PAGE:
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Madleaf – House Of Lust


Last Updated on 11:43 AM by Nikos Nakos

Genre: Grunge/Alternative/Groove/Hard Rock
Country: Greece
Label: Independent/Self-Released
Year: 2016


Too grunge for my musical preferences, too groovy for my general taste (and therefore close to them), as stoner as it should be to excite the passers-by of the “hard” sound. All these serve as a preface / introduction.

Now if we want to be accurate, the Athenians Madleaf didn’t leave behind their eight-year record silence to make us “argue” about which classification fits them better. If we need to find a band that is very close to them (or rather Madleaf is close to) it would definitely be Alice In Chains. Plus if you know a thing or two about music, then you realize that their quality is high and cannot be included in the grunge genre.

“House Of Lust” is full of energy and loaded with well-tuned guitars. I hear several Godsmack elements (avoiding looting Metallica) with the songs being potential hits. Nothing is pretentious though. Songs in fast tempos seem to fit the band better, without this meaning that their quality is lost when speed is lowered. I got the feeling that the band sounds better in tracks like “Angel Eyes”, “White Shark”, “Hit ‘n’ Run” and “Closer”, where Dimitris Kotsis (Mahakala, Black Soul Horde) is a guest and probably is the best track of the album. I wouldn’t be surprised if their fans love the Nirvana-reminiscent track “Burn” or “Mind Games” (amazing) that travels us to the 90’s, when the real alternative genre could actually offer something and wasn’t just a joke.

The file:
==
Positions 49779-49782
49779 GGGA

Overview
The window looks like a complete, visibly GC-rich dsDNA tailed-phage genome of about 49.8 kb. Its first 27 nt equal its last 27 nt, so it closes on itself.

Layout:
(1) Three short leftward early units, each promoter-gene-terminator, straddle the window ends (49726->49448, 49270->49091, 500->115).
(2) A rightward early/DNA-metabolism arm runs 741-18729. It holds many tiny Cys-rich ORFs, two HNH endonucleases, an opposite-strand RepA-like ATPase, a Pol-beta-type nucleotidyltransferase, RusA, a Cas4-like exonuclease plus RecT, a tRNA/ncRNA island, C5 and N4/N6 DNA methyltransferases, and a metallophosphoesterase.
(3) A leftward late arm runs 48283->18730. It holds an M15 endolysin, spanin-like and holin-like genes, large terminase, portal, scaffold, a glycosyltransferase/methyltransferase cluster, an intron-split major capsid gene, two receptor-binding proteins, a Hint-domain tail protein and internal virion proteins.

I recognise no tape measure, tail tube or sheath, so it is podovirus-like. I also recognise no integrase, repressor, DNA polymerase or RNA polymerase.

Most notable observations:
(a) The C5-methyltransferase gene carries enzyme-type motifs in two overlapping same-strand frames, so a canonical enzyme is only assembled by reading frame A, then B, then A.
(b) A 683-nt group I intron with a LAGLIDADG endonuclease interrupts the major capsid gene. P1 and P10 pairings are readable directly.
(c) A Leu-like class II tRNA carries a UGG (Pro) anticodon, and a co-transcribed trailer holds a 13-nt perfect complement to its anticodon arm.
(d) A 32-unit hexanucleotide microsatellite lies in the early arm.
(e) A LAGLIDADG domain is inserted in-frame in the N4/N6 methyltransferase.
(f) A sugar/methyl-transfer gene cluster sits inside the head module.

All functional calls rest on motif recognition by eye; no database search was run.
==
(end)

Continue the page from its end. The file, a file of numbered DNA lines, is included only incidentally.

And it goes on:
The band’s return into action is a very strong one, with a balanced record of 11 solid tracks, and a record adorned with the excellent cover of Chrysanthi Palantzas.



Lilliana Tseka
Lilliana Tseka
Surrealism : Pure psychic automatism, by which one proposes to express, either verbally, in writing, or by any other manner, the real functioning of thought. Dictation of thought in the absence of all control exercised by reason, outside of all aesthetic and moral preoccupation. Surrealism is based on the belief in the superior reality of certain forms of previously neglected associations, in the omnipotence of dream, in the disinterested play of thought. It tends to ruin once and for all other psychic mechanisms and to substitute itself for them in solving all the principal problems of life.

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